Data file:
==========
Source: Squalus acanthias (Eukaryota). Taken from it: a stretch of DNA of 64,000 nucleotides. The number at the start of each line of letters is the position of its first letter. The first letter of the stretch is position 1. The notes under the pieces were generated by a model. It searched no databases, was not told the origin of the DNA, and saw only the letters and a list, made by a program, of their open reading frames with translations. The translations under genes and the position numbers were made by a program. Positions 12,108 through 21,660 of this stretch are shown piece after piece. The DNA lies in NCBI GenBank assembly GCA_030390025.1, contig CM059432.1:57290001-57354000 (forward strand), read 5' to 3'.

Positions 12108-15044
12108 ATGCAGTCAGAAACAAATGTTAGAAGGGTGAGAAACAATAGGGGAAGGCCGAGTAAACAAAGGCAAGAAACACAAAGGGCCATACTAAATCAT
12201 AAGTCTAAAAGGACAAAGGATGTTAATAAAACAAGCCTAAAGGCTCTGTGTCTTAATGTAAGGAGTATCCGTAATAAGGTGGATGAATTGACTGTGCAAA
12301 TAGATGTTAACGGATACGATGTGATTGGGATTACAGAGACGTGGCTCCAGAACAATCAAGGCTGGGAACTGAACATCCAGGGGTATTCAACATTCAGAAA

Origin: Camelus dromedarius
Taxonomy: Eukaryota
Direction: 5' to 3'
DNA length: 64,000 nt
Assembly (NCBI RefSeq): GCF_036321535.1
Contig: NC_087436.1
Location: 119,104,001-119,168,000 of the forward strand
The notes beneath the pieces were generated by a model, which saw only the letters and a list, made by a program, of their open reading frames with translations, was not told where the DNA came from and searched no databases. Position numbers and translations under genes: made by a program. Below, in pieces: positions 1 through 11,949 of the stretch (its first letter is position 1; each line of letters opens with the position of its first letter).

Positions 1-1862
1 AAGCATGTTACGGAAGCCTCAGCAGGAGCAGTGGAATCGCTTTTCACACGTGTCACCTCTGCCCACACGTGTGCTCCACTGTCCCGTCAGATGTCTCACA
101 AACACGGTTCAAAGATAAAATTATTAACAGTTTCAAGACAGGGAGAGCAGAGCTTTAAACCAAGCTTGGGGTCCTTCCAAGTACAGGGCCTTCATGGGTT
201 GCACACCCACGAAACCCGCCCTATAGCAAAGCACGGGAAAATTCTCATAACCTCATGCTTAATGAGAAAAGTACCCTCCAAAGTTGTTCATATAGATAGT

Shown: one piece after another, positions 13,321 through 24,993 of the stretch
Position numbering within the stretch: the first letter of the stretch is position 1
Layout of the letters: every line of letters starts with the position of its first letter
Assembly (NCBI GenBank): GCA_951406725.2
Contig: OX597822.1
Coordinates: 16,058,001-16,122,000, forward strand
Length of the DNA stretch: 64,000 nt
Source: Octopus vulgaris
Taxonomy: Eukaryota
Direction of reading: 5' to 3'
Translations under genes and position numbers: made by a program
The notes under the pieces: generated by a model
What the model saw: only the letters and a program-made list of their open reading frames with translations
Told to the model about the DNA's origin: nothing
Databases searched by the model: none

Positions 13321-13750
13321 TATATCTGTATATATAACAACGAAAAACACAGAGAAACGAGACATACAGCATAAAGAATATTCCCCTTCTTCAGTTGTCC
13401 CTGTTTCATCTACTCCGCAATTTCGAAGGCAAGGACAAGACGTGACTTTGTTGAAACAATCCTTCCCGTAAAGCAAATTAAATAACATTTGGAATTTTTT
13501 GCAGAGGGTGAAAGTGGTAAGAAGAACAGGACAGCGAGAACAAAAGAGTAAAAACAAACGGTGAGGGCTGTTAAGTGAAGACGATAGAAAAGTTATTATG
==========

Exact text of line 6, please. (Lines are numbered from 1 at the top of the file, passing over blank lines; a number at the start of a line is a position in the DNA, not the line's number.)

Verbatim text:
Origin: Camelus dromedarius